Wow, for a supposed “nothingburger” of a story, the list of people resigning keeps growing at a fast rate. But folks, this is a big one that takes things to a whole new level:

“There can be a cost to acting on one’s principles, but there is a bigger cost to abandoning them.” Wow, what a statement that cuts to the heart of this issue and speaks volumes coming from this member. And folks, Jane Philpott has not been just some average Minister; outside of Foreign Affairs Minister Chrystia Freeland, she has been the best performing minister in the Liberal caucus. She took on tough portfolios and did such a good job as Indigenous Services Minister that when she was shuffled out of there in January that some voiced their concern about having lost such a great minister in that portfolio.

So why resign now? Well Philpott makes this very clear and leaves very little ambiguity about her feelings and the reasons behind it. Here are her own words from her statement:

However, I have been considering the events that have shaken the federal government in recent weeks and after serious reflection, I have concluded that I must resign as a member of Cabinet.

In Canada, the constitutional convention of Cabinet solidarity means, among other things, that ministers are expected to defend all Cabinet decisions. A minister must always be prepared to defend other ministers publicly, and must speak in support of the government and its policies. Given this convention and the current circumstances, it is untenable for me to continue to serve as a Cabinet minister.
Unfortunately, the evidence of efforts by politicians and/or officials to pressure the former Attorney General to intervene in the criminal case involving SNC-Lavalin, and the evidence as to the content of those efforts have raised serious concerns for me. Those concerns have been augmented by the views expressed by my constituents and other Canadians.

The solemn principles at stake are the independence and integrity of our justice system. It is a fundamental doctrine of the rule of law that our Attorney General should not be subjected to political pressure or interference regarding the exercise of her prosecutorial discretion in criminal cases. Sadly, I have lost confidence in how the government has dealt with this matter and in how it has responded to the issues raised.

http://jphilpott.liberal.ca/news-nouvelles/statement/

That just speaks for itself and says many things. Firstly, it points out that the government has mismanaged their response to this whole issue and it has exacted serious consequences. It also raises the question about just how many other people in the Liberal caucus or cabinet feel the same way. Jane Philpott is a big member of Team Trudeau and seeing her make this decision for this reason will give a lot of cover for others who may feel the same way to also speak out. We’ll see how many others make use of that cover in the days ahead.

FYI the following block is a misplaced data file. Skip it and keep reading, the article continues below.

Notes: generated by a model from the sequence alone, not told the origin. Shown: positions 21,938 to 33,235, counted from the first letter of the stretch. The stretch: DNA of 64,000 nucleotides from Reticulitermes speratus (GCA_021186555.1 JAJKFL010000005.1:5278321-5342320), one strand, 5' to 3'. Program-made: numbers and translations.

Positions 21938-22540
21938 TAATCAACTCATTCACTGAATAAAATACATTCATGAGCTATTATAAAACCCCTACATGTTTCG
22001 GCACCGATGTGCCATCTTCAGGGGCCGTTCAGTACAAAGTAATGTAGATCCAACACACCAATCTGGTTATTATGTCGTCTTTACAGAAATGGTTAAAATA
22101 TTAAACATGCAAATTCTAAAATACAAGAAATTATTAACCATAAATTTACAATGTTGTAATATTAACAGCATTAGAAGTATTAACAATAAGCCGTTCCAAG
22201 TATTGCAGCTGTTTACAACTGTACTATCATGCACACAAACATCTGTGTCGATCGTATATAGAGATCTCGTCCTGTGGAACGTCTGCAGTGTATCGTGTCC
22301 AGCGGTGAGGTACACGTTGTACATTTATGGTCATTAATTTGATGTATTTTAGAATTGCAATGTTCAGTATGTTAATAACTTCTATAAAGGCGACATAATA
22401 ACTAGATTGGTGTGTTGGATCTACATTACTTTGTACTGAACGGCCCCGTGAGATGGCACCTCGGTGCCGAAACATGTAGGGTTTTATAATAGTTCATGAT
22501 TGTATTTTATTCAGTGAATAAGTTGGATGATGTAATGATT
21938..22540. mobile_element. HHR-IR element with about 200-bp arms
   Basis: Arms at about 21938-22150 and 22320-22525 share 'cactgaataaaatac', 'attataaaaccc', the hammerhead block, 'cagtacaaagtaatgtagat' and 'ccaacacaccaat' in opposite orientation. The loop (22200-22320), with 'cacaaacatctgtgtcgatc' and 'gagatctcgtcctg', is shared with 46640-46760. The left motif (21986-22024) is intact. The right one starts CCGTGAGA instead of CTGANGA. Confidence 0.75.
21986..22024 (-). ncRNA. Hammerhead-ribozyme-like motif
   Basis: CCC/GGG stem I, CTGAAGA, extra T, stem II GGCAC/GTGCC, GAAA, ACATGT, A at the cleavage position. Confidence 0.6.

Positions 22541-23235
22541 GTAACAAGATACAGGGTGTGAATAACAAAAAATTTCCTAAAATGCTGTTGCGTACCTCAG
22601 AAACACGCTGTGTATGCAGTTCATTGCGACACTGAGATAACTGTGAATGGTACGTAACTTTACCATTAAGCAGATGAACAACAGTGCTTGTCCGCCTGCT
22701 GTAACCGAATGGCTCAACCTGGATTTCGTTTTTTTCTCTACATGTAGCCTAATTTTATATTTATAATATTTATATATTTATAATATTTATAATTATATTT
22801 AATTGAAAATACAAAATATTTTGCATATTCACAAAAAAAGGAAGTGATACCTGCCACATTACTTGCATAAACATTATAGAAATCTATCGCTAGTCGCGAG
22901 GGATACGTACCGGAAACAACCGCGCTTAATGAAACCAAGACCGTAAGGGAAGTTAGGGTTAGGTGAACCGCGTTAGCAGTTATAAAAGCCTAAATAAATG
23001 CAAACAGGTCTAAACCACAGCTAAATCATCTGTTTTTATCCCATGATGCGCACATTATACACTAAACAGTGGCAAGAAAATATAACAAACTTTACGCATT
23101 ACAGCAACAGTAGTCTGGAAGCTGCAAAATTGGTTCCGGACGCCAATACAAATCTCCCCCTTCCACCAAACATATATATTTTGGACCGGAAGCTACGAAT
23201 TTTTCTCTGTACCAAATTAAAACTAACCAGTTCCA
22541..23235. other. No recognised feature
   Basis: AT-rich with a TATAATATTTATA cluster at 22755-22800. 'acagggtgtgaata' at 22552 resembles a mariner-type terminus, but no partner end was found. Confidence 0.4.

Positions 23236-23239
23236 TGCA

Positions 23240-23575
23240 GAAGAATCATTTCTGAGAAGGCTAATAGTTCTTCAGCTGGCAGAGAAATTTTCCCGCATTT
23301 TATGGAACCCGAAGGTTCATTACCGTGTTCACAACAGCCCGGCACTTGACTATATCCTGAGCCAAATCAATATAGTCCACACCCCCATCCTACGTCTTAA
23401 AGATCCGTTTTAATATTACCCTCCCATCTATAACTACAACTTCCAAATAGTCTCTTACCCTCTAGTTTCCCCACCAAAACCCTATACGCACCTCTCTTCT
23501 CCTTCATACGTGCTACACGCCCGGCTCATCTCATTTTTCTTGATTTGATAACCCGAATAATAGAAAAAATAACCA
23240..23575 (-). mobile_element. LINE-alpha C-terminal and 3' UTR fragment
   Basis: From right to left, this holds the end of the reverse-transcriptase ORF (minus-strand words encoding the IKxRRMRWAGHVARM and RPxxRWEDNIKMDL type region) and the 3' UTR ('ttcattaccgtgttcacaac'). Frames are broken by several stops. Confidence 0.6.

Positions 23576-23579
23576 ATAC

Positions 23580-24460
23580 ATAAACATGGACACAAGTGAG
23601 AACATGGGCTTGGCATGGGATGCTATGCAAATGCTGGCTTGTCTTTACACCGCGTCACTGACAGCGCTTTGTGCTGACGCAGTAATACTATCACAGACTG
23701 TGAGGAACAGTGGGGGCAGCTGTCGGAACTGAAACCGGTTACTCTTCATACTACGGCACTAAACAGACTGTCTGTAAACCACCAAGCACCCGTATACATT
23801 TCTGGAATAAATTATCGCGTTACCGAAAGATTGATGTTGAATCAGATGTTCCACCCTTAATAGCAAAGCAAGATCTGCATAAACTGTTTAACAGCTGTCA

Also, I think this speaks to something I wrote about earlier and posted just minutes before this story broke. With her words, it’s been made pretty clear that Philpott was uncomfortable with how the government has behaved here, to the point where she couldn’t stay in cabinet. Maybe she also believed the words found in her mandate letter, words that said things like “we have promised Canadians a government that will bring real change – in both what we do and how we do it.” Philpott was doing a good job on the “what” part in her portfolios, but it seems now that she had a real issue with the Prime Ministers office viewed the “how” things should be done.

Going forward now there are a few questions that I have that I will be looking for answers to. Firstly, is Philpott the last Cabinet Minister or Parliamentary Secretary to step aside for the same reasons. Secondly, what happens with the dynamic of this caucus and specifically, does everyone stay in it or do some leave? Everyone has been speculating if Jody Wilson-Raybould was removed from caucus what might happen, but now that Jane Philpott is in this part of the story, what happens with her. I always thought that if Jody Wilson-Raybould was removed that a couple other backbenchers may join her. But if Philpott goes, how many might? Maybe enough to form an official party caucus in the House?

Finally you can’t help but wonder what is coming down the pipe from the PMO, especially with Gerald Butts scheduled to testify before the House of Commons Justice Committee on Wednesday. Does the PMO planning on going after Wilson-Raybould more aggressively than they have so far? If so, did Philpott or other cabinet members know this? I know nothing to that effect but you have to wonder what changed over the past few days to bring this decision on.

We’ll learn more as the next few days go on but the one constant in this story for the PM and the Liberals is that it just keeps getting worse and worse. Philpott’s resignation is a huge loss for this government and is a talent that the PM simply can’t replace. This government is much weaker for this today, but as Philpott states, this is due to the actions of the PM. It’s clear though that Jane Philpott is an MP of impeccable ethics and morals, and if we take anything away from today, lets reflect on the fact that. There are still very good people in elected life who will make the right decision based on ethics and what is right. When they stand up like this, it raises the bar for all MPs, and that makes our country a better place.

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